For the past few days, the Lord has been teaching me about the concept of abiding. This is not a new thought for me, but most certainly a new lesson.
Saturday night, after being wounded by someone I love, I got in my car and drove over 300 miles to another state, Georgia. Why? I was fleeing — getting out of dodge —- taking my wounded soul to another land. I wasn’t running to something, nor was I in the true sense running from something — I was simply fleeing.
Fleeing a hurt heart … fleeing perceived judgment … fleeing confrontation … fleeing humiliation. However, in my flight, I was running into the unknown and danger — I was fleeing the safety of my husband (who is my covering) and running directly into the snare of the Evil One of this world. I had no plan, no provision, no destination, and no restraint … I just wanted escape.
During that long drive, my dear husband kept calling, my son kept calling, and I reached out to a stabilizing friend in Virginia. Deciding to lean on their wisdom, instead of my own, I eventually set my car back into a southerly course and instead of crying, I began praying.
Around three in the morning, I arrived home and began stilling my soul and seeking Him … a prodigal of sorts needing her Father. In the stilling, God began working on my heart in two ways:
Forgiveness — my first response to the one who hurt me should have been forgiveness — immediate and sincere forgiveness. In my delay, I allowed Satan to continue to magnifying the hurt; and in that magnification, my response was sinful and destructive. Satan thrives on derailing us, destroying us, and pulling us from HE who loves us…in any way he can. Peter reminds of this in his first epistle:
1 Peter 5:8 Be sober-minded; be watchful. Your adversary the devil prowls around like a roaring lion, seeking someone to devour.
1 Peter 5:9 Resist him, firm in your faith, knowing that the same kinds of suffering are being experienced by your brotherhood throughout the world.
1 Peter 5:10 And after you have suffered a little while, the God of all grace, who has called you to his eternal glory in Christ, will himself restore, confirm, strengthen, and establish you
Therefore, my first and only response should have been immediate forgiveness, understanding the snare of Satan and his deceit.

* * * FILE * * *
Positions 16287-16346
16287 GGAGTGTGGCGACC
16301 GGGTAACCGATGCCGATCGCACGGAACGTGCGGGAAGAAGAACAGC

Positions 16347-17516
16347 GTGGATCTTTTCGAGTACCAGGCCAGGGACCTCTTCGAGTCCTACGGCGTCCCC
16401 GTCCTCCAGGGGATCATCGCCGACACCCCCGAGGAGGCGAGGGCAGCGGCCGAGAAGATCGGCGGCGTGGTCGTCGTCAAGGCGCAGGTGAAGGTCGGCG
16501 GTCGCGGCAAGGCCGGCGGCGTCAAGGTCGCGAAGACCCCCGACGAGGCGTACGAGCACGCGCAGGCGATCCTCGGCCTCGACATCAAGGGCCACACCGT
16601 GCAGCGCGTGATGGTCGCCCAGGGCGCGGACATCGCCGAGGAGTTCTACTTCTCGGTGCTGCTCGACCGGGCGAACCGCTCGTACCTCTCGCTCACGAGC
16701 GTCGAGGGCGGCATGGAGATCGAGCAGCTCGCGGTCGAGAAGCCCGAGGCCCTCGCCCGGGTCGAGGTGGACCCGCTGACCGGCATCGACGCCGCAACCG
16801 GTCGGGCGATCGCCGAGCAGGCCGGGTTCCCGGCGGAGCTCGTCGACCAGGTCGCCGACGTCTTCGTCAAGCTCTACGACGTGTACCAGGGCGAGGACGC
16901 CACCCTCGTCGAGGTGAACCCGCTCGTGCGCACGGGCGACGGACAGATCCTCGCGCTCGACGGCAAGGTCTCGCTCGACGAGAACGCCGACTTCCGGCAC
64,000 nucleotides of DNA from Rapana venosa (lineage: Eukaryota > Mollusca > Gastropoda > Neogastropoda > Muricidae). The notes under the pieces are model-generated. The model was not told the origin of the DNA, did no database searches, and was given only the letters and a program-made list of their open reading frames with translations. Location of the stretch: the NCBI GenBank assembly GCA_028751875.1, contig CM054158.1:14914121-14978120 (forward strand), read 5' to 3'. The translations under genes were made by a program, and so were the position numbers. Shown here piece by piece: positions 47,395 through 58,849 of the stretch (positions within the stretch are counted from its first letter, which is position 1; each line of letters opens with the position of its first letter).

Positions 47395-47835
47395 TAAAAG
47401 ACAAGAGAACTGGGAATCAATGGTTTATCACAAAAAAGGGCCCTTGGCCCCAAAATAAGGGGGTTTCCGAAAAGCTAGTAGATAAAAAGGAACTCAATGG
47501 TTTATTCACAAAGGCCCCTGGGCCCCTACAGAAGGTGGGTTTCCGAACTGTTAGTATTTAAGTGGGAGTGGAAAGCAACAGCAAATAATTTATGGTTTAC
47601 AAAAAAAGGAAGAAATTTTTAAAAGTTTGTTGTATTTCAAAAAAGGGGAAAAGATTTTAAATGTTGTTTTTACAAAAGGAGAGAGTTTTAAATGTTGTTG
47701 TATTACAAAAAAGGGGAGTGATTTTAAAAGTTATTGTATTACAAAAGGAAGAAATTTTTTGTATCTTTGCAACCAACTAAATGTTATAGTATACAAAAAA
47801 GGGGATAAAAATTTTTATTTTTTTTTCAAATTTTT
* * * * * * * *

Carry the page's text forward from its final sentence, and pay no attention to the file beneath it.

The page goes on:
Yet, God did not stop with forgiveness…He then started teaching me more about abiding.
Abiding — instead of fleeing the hurt, deception, and pain I should have immediately settled my soul to abide in Him. The Greek word for this abiding is hupomeno which means to stand fast or persevere. The prefix hupo (under, as in under the rule or sovereignty of someone) and meno (to remain) fit very well with the instruction I needed.
I needed to recognize that, in giving the Lord reign of my life, I need to trust His sovereignty over my life…even when I feel someone has hurt me unjustly. When I trust His sovereignty, I then need to willingly (deliberately) remain — be still — even when it is painful physically, mentally, and emotionally.
Psalm 91 assures me of the benefits of abiding, instead of fleeing:
Psalm 91:1 He who dwells in the shelter of the Most High will abide in the shadow of the Almighty.
Psalm 91:2 I will say to the LORD, “My refuge and my fortress, my God, in whom I trust.”
Psalm 91:3 For he will deliver you from the snare of the fowler and from the deadly pestilence.
Psalm 91:4 He will cover you with his pinions, and under his wings you will find refuge; his faithfulness is a shield and buckler.
I love the words the psalmist uses that encapsulate abiding — dwell, refuge, fortress! Instead of heeding this promise of refuge, I ran straight into the snare of Satan — I left the refuge and fortress of His faithfulness, when He longed for me to abide — to stand fast — to persevere.
I am thankful for the encouragement and prayers of those who knew I was running — these prayers brought me quickly back under His wings — that sure and faithful refuge.
I pray that this has taught me the value of forgiving and abiding — that the next time Satan sets a snare for me, I will immediately and obediently forgive and abide. There will be a next time —so, I abide in His faithfulness that is a shield and a buckler.